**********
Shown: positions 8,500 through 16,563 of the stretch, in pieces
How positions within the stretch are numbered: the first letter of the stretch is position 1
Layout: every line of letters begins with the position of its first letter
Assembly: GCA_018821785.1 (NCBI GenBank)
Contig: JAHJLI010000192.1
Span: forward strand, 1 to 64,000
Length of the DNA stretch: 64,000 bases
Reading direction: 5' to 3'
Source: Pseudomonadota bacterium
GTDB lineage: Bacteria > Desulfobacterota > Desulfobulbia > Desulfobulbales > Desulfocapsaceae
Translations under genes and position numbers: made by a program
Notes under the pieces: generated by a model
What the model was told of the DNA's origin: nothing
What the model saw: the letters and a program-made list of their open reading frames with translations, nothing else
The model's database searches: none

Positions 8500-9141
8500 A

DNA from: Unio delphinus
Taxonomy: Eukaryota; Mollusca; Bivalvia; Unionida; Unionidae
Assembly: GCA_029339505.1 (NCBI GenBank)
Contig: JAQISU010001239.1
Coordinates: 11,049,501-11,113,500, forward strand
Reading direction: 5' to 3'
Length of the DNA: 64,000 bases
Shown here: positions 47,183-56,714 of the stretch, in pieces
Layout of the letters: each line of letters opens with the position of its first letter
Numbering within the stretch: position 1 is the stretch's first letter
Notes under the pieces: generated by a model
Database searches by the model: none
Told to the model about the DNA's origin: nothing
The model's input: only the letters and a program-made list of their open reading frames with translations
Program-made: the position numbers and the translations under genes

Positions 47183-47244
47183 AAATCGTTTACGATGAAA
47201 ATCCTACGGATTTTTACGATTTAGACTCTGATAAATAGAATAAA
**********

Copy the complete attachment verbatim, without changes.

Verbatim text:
Shown: positions 8,500 through 16,563 of the stretch, in pieces
How positions within the stretch are numbered: the first letter of the stretch is position 1
Layout: every line of letters begins with the position of its first letter
Assembly: GCA_018821785.1 (NCBI GenBank)
Contig: JAHJLI010000192.1
Span: forward strand, 1 to 64,000
Length of the DNA stretch: 64,000 bases
Reading direction: 5' to 3'
Source: Pseudomonadota bacterium
GTDB lineage: Bacteria > Desulfobacterota > Desulfobulbia > Desulfobulbales > Desulfocapsaceae
Translations under genes and position numbers: made by a program
Notes under the pieces: generated by a model
What the model was told of the DNA's origin: nothing
What the model saw: the letters and a program-made list of their open reading frames with translations, nothing else
The model's database searches: none

Positions 8500-9141
8500 A

DNA from: Unio delphinus
Taxonomy: Eukaryota; Mollusca; Bivalvia; Unionida; Unionidae
Assembly: GCA_029339505.1 (NCBI GenBank)
Contig: JAQISU010001239.1
Coordinates: 11,049,501-11,113,500, forward strand
Reading direction: 5' to 3'
Length of the DNA: 64,000 bases
Shown here: positions 47,183-56,714 of the stretch, in pieces
Layout of the letters: each line of letters opens with the position of its first letter
Numbering within the stretch: position 1 is the stretch's first letter
Notes under the pieces: generated by a model
Database searches by the model: none
Told to the model about the DNA's origin: nothing
The model's input: only the letters and a program-made list of their open reading frames with translations
Program-made: the position numbers and the translations under genes

Positions 47183-47244
47183 AAATCGTTTACGATGAAA
47201 ATCCTACGGATTTTTACGATTTAGACTCTGATAAATAGAATAAA